If I had my way, it would be a position player who brought some speed to the table like Tyler Greene or Adron Chambers. And honestly, having them both would be a benefit to this team. And instead of Westbrook, I’d be bringing along Eduardo Sanchez. I’m much more confident in Sanchez’s ability to get the job done out of the bullpen in a high leverage situation than I am about Jake Westbrook, who would be making his first relief appearance since April 19, 2004.

But, I’m not the manager (though I’d love an opportunity, Mr. Mozeliak give me a call!)

Either way, I’ll be glued to my couch and the TV as I root on the St. Louis Cardinals with everything I have over what I hope will be a prolonged playoff run.

UCB Project: Interview El Maquino

Every month the United Cardinal Bloggers try to take up a network wide blogging project. This month, those who could participate volunteered and were paired up to interview their fellow bloggers to find out a little about them. I got to interview Aaron from El Maquino and ask him about his love of the Cardinals and why he chooses to blog. As part of the project, he interviewed me and you can find that on his site.

Aaron, how did you become a Cardinals’ fan?

Well, I’m from Kansas City, but when I first got into baseball about six years ago, I knew I had to choose a team. But I quickly found out that my hometown Royals had management that couldn’t care less about their fans. I figured if they didn’t care about me, I wouldn’t care about them.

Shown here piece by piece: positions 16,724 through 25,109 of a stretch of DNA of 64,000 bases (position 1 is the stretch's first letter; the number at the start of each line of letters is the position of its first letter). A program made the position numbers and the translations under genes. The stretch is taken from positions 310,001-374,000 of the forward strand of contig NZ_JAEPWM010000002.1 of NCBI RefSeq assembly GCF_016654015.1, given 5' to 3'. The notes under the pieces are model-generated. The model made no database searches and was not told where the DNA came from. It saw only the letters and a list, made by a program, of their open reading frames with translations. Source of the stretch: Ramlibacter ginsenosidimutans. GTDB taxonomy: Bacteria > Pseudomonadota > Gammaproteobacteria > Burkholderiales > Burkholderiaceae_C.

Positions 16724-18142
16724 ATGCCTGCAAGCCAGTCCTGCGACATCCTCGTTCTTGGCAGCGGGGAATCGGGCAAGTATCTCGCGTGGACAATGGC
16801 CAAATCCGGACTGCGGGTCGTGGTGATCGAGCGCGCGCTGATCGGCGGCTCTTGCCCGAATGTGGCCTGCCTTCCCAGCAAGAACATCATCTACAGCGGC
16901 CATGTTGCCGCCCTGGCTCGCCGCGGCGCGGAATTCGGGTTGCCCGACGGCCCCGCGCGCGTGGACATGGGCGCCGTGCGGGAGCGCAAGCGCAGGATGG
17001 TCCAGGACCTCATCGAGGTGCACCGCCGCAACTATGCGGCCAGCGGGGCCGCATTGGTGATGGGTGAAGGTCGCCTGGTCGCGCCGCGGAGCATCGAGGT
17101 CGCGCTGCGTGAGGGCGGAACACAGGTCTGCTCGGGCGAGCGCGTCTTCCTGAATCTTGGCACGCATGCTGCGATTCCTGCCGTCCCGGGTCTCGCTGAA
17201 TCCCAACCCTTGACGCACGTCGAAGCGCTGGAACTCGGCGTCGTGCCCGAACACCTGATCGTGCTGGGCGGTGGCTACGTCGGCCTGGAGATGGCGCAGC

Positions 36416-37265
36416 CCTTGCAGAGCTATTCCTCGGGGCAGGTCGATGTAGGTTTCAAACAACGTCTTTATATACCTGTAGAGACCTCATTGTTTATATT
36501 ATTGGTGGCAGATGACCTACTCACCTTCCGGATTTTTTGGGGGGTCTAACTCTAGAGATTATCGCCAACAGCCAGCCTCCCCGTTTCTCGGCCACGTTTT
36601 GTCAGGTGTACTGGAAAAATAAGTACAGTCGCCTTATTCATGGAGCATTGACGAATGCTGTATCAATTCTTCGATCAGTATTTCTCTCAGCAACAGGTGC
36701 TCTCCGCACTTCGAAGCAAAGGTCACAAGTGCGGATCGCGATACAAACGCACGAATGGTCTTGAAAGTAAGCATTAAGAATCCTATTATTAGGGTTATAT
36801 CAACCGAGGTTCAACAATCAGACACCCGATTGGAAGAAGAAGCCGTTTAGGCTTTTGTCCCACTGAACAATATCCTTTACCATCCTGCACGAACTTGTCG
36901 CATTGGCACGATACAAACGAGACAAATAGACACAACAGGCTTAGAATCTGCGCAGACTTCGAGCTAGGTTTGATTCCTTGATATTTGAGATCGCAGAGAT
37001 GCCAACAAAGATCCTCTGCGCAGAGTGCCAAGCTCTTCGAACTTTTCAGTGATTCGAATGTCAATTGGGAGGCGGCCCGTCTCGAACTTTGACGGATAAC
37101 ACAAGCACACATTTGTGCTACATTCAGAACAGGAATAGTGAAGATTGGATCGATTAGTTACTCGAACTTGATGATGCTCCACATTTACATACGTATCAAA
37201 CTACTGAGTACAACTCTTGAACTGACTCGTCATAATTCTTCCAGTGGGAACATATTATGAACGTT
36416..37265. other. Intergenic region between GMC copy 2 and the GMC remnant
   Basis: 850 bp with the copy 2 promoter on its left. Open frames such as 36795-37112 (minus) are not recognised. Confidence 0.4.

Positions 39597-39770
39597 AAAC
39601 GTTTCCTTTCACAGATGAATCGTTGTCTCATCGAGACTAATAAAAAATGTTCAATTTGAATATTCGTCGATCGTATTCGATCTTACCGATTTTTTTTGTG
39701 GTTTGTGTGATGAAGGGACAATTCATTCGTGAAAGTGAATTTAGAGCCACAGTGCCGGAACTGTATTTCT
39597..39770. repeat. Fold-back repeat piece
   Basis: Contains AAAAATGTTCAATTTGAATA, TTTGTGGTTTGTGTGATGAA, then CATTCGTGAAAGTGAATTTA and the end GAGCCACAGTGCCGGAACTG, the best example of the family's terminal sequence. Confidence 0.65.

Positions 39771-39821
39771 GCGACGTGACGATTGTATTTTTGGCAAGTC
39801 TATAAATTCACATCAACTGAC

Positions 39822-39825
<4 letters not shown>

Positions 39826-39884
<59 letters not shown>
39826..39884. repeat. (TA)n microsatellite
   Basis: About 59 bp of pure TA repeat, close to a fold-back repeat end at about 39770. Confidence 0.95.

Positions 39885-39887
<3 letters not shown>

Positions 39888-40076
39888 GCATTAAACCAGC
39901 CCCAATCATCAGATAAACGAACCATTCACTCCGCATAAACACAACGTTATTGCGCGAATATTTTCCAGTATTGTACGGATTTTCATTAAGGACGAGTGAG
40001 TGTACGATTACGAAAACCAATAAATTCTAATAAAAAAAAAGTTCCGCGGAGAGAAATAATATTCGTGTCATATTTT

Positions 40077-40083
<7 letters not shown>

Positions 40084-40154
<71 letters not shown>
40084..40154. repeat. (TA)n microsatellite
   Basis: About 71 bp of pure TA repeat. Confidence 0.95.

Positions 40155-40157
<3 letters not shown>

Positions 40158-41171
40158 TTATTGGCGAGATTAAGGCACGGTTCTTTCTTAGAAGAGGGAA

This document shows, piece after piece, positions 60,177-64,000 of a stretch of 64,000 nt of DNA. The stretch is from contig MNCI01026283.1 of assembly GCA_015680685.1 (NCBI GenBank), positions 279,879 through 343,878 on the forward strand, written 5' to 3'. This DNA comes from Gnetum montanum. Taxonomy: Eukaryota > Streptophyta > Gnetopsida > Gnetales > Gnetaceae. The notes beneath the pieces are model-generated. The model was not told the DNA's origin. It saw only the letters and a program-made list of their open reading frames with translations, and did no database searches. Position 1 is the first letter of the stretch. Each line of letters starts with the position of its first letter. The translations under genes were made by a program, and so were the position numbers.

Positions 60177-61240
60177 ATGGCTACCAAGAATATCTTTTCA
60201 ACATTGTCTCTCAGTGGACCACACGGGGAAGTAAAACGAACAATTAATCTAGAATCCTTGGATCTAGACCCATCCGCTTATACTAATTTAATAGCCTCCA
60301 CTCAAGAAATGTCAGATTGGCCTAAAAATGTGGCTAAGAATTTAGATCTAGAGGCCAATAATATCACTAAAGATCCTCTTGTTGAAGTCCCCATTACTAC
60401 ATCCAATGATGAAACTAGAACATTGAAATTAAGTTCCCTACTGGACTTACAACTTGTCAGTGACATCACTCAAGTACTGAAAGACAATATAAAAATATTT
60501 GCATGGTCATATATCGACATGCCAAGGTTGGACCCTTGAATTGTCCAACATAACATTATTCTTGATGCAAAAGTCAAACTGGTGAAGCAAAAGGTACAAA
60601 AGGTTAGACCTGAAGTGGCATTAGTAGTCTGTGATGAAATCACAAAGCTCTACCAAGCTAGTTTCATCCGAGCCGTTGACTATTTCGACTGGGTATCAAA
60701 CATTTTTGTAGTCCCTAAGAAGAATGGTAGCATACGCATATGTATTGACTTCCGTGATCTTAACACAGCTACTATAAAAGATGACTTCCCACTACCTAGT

Not wanting to be a bandwagon fan and pick a big east coast team, I chose the next closest franchise: the Cardinals.

Who is your favorite Cardinals’ player?

Albert Pujols is by far my favorite player and always will be. Not only is he the greatest player of all time, he plays for my favorite team and is a great model for modern Christians. His talent alone is enough for him to be my favorite. His character is pepperoni on the pizza.

What is your favorite Cardinals’ moment?

Favorite Cardinals moment is tough since I’ve only followed closely since 2009. Uh, maybe when Albert knocked the “I” out of the BIG MAC sign? His 400th was cool. Carp’s near no-hitter was great until it blew up at the end. The fight against the Reds.

What got you into blogging about the Cardinals?

I used to have a site by the same name that I updated for part of last season, but it ate up way too much of my time and I shut it down. But in December, I got the itch for writing again.

I knew I wanted to be a baseball writer in some capacity someday, so I started up EM2 with the idea that I would use it for writing practice.

How did you get connected with the United Cardinal Bloggers?

I signed up for the BBA (Baseball Bloggers Association) to promote my site and Dan Shoptaw invited me to the UCB. So here I am!

Do you have any aspirations to go beyond blogging about the Cardinals? Maybe pursuing something related as a career?